Napthine vows to keep fighting for south-west despite crushing defeat

Former premier Denis Napthine has stood down as Liberal Party leader but will continue to serve in Parliament as member for South West Coast.  Pictures: FAIRFAX

Former premier Denis Napthine has stood down as Liberal Party leader but will continue to serve in Parliament as member for South West Coast. Pictures: FAIRFAX

SOUTH-WEST Victoria stays a Liberal stronghold despite a thumping loss to the Coalition government after one term in office.

Outgoing premier Denis Napthine has confirmed he will remain as South West Coast’s representative, even though he will stand down as Liberal Party leader.

Labor managed to reverse much of the losses made statewide at the 2010 election to form government in its own right on Saturday night in a historic victory for premier-elect Daniel Andrews.

Dr Napthine’s electorate was one of the few constituencies to record a pro-Liberal swing on Saturday, with the vast majority of seats statewide heading Labor’s way.

He told The Standard yesterday he was obviously disappointed by the result but wanted to continue in Spring Street as the region’s representative, avoiding any potential byelection.

“The people of South West Coast have shown confidence in my work as local member and I intend to keep fighting for our region,” Dr Napthine said. 

“I want to continue as the local member.

“It’s absolutely important that as an experienced voice in Parliament that I hold the city-centric Labor party to account. 

“The Labor party’s contempt for South West Coast was evident throughout the campaign, given they ignored stage two of the Warrnambool Base Hospital redevelopment, among other issues.”

New Victorian Premier Daniel Andrews celebrates victory for the Labor party in Saturday’s election.  Pictures: FAIRFAX

New Victorian Premier Daniel Andrews celebrates victory for the Labor party in Saturday’s election. Pictures: FAIRFAX

Mr Andrews told voters he was humbled by the honour of forming government in a speech delivered to the Labor party faithful on Saturday night. The 42-year-old is Victoria’s youngest premier since the end of the Second World War and previously served as health minister in the Brumby government.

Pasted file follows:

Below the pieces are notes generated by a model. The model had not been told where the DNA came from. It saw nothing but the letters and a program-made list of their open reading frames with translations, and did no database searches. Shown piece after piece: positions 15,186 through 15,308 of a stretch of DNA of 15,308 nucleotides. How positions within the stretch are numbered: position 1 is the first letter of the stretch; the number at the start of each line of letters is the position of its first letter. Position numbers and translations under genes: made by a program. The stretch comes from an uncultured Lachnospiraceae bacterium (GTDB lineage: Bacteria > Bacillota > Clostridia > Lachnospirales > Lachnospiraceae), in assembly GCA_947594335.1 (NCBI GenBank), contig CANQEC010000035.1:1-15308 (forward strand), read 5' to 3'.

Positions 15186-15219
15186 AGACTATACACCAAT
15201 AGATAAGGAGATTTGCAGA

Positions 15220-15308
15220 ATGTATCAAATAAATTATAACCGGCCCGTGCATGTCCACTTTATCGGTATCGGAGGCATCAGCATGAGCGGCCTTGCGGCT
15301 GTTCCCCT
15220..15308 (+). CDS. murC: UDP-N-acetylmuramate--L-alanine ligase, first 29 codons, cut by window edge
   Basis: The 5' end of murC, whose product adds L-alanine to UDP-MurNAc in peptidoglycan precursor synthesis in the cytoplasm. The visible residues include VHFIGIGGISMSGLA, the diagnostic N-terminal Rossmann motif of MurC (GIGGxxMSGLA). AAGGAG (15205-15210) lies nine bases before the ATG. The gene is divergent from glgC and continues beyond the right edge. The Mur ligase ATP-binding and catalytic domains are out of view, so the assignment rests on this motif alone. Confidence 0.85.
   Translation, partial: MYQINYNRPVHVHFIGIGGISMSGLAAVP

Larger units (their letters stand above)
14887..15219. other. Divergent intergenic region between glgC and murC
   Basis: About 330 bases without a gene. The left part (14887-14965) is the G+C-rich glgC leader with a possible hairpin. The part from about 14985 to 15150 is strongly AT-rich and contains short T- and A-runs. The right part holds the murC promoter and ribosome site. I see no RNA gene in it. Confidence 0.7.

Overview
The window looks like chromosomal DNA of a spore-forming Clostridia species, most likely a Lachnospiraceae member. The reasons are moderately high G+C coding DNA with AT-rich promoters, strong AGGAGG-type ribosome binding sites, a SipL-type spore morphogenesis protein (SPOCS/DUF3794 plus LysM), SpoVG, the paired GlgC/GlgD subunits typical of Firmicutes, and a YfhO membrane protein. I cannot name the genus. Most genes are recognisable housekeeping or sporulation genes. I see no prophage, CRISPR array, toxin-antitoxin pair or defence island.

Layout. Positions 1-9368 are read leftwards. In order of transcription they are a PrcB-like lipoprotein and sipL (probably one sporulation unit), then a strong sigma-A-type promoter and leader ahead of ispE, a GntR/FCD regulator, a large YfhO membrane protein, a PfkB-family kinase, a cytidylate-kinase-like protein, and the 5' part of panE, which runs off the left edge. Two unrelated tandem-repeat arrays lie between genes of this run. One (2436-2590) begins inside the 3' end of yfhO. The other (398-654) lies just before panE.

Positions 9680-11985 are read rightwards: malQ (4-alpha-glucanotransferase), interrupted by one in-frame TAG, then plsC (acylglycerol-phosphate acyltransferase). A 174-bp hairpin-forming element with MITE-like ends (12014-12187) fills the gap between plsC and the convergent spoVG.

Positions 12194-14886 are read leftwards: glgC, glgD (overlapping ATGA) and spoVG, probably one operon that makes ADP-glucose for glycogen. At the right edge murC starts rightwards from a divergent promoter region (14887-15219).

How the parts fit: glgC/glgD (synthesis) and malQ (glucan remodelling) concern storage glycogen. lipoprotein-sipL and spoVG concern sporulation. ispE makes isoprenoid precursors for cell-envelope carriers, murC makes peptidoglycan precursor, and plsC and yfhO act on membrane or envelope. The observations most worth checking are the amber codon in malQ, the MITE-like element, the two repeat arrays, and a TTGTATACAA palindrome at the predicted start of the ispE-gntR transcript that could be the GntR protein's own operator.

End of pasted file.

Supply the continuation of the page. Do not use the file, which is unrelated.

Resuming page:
Outgoing transport minister Terry Mulder easily retained Polwarth for the Liberal Party while National Party candidate Emma Kealy won Lowan, entering Parliament for the first time. Mr Mulder confirmed last night he would continue as Polwarth’s representative for the next four years. 

Other developments on state election weekend include:

-The Greens winning lower house representation for the first time;

-a fragmented upper house with several micro parties likely to hold the balance of power;

- discussions over the future of the Liberal-National coalition;

- Port Fairy accountant James Purcell edging closer to winning an upper house seat for his fledgling Vote1 Local Jobs party;

- National Party sustaining heavy losses including in its Shepparton heartland; and

-a tight contest between the major parties in the Latrobe Valley.

Dr Napthine’s pledge to stay on as South West Coast’s representative will spare voters from having to return to the polling booths at a swiftly-called byelection. 

The outgoing Premier has held the constituency since it was formed at the 2002 state election.

At the 2010 state election, former premier John Brumby resigned from Parliament almost immediately after losing power, causing a byelection in his Broadmeadows constituency only three months after the general election.

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